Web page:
With a heat wave and wildfires, inhaling a ‘toxic soup’ can harm people’s lungs

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More than 100 firefighters battle the intensely hot weather to extinguish the fire in the Sepulveda Basin in California, United States on September 7, 2020. With the help of Los Angeles County manual crews, LAFD CERT volunteers and an overhead crane, firefighters declared 100% containment after more than three hours of work by land and air, protecting the Japanese gardens and the water reclamation plant. The cause of the fire is still under investigation. Photo by Brandon Taylor / Latin America News Agency.

With fires burning throughout California and smoky/hazy conditions casting orange glows over LA and San Francisco, people may be wondering whether the air they’re breathing could affect their health.

Rachel Becker, an environment reporter for CalMatters, has some answers. 

KCRW: What is in the smoky air?

Becker: “When a wildfire burns through vegetation, it churns out fine airborne particle pollution. It churns out soot that can irritate the lungs, and has been linked to heart and lung problems, premature death. There are also gases like carbon monoxide, cancer-causing chemicals that mix into this smoke cloud as well. And it creates this toxic soup that can change depending on what is burning and how hot it's burning. 

As those chemicals stew in the atmosphere, they keep reacting. They break apart and join together and make new ingredients that people can inhale and that can harm people's lungs.”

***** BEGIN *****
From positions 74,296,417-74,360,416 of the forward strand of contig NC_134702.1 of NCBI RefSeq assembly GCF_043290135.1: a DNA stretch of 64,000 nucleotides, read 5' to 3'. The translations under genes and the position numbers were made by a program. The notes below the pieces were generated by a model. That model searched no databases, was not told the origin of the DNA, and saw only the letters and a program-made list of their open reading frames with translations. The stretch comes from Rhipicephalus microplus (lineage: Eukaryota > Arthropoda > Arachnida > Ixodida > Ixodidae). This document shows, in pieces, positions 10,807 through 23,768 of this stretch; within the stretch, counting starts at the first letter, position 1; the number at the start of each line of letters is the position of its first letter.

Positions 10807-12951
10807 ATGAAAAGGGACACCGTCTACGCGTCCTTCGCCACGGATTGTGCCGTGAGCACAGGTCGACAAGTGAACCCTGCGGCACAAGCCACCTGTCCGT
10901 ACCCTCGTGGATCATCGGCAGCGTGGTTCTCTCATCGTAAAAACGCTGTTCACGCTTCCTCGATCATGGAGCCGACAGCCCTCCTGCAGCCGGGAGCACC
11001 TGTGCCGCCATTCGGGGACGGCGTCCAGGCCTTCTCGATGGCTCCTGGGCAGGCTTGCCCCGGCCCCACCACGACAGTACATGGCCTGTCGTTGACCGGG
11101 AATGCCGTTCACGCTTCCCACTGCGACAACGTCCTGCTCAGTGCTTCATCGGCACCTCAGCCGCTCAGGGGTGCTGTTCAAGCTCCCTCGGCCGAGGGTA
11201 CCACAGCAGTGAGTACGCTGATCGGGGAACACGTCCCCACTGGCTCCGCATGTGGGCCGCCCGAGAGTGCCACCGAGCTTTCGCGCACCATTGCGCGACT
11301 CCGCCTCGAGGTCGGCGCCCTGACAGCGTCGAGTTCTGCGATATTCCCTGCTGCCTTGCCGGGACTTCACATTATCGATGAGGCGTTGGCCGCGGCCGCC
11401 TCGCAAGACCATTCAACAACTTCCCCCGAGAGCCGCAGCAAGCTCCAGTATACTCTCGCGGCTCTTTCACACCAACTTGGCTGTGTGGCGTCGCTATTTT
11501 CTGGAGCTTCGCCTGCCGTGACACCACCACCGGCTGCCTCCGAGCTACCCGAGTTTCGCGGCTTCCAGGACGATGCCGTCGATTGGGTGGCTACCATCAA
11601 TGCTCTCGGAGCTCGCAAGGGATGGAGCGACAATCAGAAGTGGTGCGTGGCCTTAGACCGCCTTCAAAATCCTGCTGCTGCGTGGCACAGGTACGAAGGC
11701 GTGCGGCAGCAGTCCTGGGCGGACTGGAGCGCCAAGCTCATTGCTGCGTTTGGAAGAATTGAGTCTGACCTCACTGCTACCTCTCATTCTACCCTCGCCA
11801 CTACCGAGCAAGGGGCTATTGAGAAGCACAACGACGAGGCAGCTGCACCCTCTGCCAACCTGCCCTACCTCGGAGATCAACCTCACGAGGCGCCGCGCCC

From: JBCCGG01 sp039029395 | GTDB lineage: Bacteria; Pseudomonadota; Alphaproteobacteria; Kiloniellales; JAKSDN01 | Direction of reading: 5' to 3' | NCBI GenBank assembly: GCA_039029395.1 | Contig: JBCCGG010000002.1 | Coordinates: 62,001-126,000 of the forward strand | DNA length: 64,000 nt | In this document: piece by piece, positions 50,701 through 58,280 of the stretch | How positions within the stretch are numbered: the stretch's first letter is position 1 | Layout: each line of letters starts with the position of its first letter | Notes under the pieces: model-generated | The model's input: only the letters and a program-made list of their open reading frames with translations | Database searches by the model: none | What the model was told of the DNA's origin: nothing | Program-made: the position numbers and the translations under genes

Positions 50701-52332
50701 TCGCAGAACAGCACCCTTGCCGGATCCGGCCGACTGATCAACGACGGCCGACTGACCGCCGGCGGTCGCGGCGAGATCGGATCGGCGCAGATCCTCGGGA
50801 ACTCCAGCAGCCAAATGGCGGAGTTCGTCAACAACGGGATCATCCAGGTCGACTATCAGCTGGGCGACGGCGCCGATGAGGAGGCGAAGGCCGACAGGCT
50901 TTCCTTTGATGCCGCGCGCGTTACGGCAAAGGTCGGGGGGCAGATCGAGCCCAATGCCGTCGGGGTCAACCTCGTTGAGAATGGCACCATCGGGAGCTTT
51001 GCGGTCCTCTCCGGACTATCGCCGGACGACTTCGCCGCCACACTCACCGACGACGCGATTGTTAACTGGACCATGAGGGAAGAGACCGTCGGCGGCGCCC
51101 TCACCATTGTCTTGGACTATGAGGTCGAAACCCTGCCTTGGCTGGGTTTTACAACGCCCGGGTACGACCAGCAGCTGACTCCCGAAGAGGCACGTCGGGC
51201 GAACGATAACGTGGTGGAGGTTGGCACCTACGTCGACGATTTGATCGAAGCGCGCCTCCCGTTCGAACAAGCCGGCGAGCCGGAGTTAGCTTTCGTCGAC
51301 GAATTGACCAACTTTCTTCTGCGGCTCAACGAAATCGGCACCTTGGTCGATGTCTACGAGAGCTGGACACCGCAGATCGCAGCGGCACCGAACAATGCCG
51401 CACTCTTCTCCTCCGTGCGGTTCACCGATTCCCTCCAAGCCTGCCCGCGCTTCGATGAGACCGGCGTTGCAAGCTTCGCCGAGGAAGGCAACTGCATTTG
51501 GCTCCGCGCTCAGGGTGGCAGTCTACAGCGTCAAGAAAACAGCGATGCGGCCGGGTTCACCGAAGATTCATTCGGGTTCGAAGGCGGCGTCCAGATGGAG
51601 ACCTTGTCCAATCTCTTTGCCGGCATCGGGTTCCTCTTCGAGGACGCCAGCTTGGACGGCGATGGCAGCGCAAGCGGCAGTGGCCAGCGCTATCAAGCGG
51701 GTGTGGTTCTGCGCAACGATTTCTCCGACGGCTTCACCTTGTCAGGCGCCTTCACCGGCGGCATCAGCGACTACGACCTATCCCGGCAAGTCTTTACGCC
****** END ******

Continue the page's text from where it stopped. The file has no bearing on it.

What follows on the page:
If I don't smell the smoke, does that mean the air is okay? 

“Not necessarily. There still could be fine, airborne particles. What you're smelling isn't necessarily reflecting what that health risk could be.”

What do these airborne particles do to our body?

“Researchers have found increases in emergency room visits for heart problems, for breathing problems. There are reports of increased risk from stroke during wildfire smoke events.

The Centers for Disease Control and Prevention has also warned that wildfire smoke can increase susceptibility to lung infections, including the novel coronavirus. 

If people can, they should stay inside, run their air conditioners, shut their windows, and wear N-95 respirators if they go outside. 

But as we know, those masks are in short supply right now. And people coping with the heat may not be able to afford running their air conditioners, or they may be using air conditioners that suck in air from the outside. There are also folks, like farm workers, who are working outside right now. So not every Californian may be able to keep themselves as safe as they need to.”

What happens when you breathe in wildfire smoke over the course of years?

“It can't be good for you. I mean, this is a climate change story, a collision of crises we can expect to see more of. Climate change is worsening wildfires, it's making it hotter, and our air is going to get dirtier.

Heat can stew the toxic soup of air pollution. The air can become stagnant. It can trap pollutants and increase surface levels of smog. And that's in addition to all of the particulates and smoke we have in the air.

It's this vicious spiral that's caught Californians and isn't letting go, and lower income Californians are going to be hit especially hard.”

Credits

Guest:

  • Rachel Becker - reporter covering climate change and environmental politics for CalMatters